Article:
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Bacteraemia due to recurrent reinfection with Staphylococcus epidermidis associated with defective opsonisation and procidin function in serum.
  1. L R Baker,
  2. A L Brown,
  3. J R Stephenson,
  4. S Tabaqchali,
  5. M Zatouroff,
  6. J M Parkin,
  7. A J Pinching
  1. Department of Nephrology, St Bartholomew's Hospital, London.

    Abstract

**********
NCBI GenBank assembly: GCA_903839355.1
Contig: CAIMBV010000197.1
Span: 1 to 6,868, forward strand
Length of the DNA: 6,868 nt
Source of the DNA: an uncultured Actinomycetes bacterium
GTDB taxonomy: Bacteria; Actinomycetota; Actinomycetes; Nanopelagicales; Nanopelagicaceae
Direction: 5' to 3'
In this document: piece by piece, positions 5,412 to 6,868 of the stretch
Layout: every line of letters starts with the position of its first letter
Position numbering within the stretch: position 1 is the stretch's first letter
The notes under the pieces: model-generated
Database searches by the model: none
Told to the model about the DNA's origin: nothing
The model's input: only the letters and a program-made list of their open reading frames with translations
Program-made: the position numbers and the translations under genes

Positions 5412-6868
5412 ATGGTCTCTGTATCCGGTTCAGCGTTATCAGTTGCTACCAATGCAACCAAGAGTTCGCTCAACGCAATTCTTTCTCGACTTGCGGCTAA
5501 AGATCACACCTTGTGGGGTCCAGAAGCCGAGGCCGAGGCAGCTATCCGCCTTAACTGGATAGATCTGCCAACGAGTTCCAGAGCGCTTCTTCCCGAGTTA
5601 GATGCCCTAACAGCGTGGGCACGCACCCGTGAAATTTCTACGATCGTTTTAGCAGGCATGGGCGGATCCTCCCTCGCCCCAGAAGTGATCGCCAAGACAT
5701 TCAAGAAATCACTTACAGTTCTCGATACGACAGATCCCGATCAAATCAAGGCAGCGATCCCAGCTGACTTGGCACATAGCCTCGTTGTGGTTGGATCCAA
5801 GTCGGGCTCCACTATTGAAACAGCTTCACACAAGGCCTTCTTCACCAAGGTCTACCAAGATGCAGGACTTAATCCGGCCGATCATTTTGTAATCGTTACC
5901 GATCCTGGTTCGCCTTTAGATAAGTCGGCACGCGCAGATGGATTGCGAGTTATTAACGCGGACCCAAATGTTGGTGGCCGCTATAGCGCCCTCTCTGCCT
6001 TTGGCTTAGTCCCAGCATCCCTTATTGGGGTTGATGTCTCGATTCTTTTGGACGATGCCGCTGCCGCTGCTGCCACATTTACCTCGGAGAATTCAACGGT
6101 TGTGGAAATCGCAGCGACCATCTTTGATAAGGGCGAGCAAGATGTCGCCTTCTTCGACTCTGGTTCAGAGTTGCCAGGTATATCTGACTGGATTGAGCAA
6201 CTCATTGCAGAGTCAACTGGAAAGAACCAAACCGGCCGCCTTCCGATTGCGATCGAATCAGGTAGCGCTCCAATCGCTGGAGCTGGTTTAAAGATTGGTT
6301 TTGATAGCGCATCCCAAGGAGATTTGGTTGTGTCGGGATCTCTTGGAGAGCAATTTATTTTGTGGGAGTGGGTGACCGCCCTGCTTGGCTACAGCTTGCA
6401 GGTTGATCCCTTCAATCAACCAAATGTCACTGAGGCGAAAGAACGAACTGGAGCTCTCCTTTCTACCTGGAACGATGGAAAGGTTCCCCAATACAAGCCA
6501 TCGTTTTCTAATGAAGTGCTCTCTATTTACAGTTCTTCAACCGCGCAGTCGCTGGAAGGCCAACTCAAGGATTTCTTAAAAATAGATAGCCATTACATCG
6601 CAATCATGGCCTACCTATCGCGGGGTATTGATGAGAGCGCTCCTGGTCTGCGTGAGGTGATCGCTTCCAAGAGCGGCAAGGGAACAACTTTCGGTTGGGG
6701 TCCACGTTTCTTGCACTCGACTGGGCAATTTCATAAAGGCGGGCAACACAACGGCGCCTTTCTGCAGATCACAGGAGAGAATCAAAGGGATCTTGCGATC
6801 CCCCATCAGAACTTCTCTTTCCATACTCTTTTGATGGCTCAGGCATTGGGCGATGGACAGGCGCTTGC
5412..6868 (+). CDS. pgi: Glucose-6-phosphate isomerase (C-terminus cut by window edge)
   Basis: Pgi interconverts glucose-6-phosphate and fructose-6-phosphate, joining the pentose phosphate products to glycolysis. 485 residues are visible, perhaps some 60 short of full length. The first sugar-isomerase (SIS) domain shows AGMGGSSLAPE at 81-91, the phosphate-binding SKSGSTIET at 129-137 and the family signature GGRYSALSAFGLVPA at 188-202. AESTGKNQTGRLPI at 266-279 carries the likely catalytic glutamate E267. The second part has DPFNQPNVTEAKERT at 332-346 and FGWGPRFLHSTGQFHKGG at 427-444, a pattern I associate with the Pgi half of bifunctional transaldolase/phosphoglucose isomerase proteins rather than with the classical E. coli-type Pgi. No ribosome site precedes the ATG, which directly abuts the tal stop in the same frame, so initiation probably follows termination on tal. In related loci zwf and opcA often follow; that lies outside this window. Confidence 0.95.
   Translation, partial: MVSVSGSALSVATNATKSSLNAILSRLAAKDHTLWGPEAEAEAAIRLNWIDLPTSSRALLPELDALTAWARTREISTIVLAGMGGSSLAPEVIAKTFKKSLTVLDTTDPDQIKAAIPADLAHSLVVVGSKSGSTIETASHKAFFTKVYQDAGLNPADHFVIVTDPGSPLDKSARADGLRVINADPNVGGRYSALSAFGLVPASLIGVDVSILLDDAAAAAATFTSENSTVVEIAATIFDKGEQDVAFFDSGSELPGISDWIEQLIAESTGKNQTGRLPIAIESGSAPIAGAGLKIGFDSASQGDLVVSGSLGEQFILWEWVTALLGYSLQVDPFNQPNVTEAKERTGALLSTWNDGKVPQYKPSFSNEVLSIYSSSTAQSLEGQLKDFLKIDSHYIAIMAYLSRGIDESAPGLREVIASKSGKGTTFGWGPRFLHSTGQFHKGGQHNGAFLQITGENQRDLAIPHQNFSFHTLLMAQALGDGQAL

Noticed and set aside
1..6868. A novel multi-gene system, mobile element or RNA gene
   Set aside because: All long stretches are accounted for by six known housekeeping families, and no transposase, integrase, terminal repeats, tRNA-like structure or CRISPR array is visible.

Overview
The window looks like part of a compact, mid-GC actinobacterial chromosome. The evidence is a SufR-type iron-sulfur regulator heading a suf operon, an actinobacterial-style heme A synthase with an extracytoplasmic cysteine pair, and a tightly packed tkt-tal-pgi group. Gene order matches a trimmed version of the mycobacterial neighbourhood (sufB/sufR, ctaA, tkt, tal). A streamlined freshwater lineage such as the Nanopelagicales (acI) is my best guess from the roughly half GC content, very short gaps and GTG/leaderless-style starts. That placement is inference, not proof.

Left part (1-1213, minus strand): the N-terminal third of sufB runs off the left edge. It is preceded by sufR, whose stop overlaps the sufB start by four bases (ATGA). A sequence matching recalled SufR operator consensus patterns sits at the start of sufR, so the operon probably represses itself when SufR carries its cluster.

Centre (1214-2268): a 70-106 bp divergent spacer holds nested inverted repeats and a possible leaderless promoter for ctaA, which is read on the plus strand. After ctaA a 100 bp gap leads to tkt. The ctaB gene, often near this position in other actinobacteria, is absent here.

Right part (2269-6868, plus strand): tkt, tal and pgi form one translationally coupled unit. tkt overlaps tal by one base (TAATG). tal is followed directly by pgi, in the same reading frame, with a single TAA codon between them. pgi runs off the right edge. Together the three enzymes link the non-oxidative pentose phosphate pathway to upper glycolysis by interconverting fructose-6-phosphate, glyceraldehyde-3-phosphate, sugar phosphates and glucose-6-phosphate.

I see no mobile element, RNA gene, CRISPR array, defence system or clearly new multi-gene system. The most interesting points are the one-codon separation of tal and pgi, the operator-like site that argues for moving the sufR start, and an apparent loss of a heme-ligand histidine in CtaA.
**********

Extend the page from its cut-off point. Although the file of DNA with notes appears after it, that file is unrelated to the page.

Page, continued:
AIMS--To differentiate between reinfection and relapsing infection with Staphylococcus epidermidis in a middle-aged woman with defective opsonisation and procidin function in serum. METHODS--Microbiological typing was done by biotyping, phage typing, and polyacrylamide gel electrophoresis of radiolabelled bacterial proteins (radioPAGE method). Polymorphonuclear cell function was assessed in vitro by phagocytosis and killing of Candida albicans; measurement of neutrophil random locomotion and chemotaxis; reduction of nitroblue tetrazolium after stimulation by opsonised Candida and a radiometric saccharomyces opsonisation assay. The effect of plasma infusions on opsonic activity was assessed by chemiluminescence using control polymorphonuclear leucocytes with a laboratory strain of S epidermidis opsonised with either patient or control serum. RESULTS--Recurrent reinfection with different strains of Staphylococcus epidermidis rather than relapsing infection was confirmed as having occurred by typing bacterial strains. The RadioPAGE method detected all the S epidermidis strains involved in this patient's illness. The patient's serum was shown to be defective in both opsonin and procidin function. The defects were correctable in vitro by the addition of normal serum. Clinical recovery occurred after repeated infusions of normal fresh frozen plasma and prolonged antibacterial treatment; antibacterial treatment alone was insufficient. CONCLUSIONS--The radioPAGE method is useful in distinguishing recurrent reinfection with S epidermidis from relapsing infection with this organism. Elucidation of the nature of, and underlying predisposition to, infection in the patient studied allowed a rational treatment plan of plasma infusion combined with antibacterial treatment to be devised which ultimately proved successful.

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